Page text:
A group of owners of cooperative apartments at the Promenade in Bethesda has decided to sue the controversial developer of the complex, American Invsco, in a dispute over property taxes.

The decision was made at a meeting Thursday night of the Promenade Minority Shareholders Association, estimated to represent more than 100 co-op owners at the 1,072-unit high-rise which still has a large number of tenants who were there before the conversion.

The developer will be sued for breaching its fiduciary responsibilities to owners there, owners who participated in the meeting said. They have contended that Invsco undercharged itself for local property taxes and assessed them more than their share. They also say Invsco failed to establish an escrow account for tax funds to insure they could not be used for other purposes.

Invsco only recently became current on property taxes due last September, but the company said it did not pay because the amount of the assessment was in dispute.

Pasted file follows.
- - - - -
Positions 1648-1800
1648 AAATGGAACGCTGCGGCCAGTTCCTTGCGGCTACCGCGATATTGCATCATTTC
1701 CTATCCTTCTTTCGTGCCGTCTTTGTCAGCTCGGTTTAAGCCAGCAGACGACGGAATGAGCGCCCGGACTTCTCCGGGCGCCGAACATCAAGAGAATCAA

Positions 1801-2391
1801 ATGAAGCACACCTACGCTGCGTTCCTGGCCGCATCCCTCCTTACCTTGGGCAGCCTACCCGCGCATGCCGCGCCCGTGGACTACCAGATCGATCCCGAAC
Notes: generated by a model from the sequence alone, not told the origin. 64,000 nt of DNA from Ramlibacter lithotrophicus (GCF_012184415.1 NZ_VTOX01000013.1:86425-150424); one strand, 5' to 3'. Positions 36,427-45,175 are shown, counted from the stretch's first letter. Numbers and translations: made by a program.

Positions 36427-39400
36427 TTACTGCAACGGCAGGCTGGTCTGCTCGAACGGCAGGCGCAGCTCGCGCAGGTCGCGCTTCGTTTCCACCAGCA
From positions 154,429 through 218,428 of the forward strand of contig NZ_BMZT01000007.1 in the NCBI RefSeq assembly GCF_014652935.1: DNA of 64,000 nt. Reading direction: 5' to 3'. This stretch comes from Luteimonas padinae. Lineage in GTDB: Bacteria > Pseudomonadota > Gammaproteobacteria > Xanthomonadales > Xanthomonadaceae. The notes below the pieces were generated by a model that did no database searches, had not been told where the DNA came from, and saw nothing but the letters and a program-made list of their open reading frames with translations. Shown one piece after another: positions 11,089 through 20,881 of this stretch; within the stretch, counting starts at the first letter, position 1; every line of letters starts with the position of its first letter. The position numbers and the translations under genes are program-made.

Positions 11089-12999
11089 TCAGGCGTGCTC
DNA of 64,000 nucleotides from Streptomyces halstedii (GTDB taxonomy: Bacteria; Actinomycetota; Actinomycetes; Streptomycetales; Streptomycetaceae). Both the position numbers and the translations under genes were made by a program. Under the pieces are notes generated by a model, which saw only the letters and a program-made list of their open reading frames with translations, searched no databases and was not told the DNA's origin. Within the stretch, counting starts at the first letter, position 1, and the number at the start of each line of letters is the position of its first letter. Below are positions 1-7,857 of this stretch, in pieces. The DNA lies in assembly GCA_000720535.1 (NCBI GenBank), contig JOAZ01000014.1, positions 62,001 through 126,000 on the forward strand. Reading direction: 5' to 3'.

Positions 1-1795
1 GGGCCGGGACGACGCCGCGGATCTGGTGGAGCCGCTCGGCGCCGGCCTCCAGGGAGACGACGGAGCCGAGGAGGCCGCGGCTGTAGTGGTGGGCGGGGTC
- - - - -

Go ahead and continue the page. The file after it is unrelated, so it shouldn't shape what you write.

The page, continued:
Invsco has had financial difficulties, and some owners have feared that if Invsco defaulted on its underlying mortgage there, they would be left with liability on all the firm's debts at the Promenade.

Invsco has said a satisfactory escrow procedure has been established and that no default has been contemplated.

Arnold Schafer, a spokesman for Weaver Brothers, which services the underlying mortgage for Metropolitan Life, also said that no declaration of default has been considered by the mortgagee against Invsco. He said Weaver Brothers is satisfied with arrangements it has made for the establishment of the tax escrow fund.

Before the Thursday meeting, the president of the group and an Invsco representative exchanged charges of intransigence and irresponsibility in negotiations to resolve the tax issues.

Association President Jeffrey Cohen, in a letter dated May 6, said "American Invsco has stalled, stonewalled and reversed position from the day our efforts commenced."

James M. Keane, Invsco executive vice president, countered in a letter of May 12 that Cohen's letter was "irresponsible."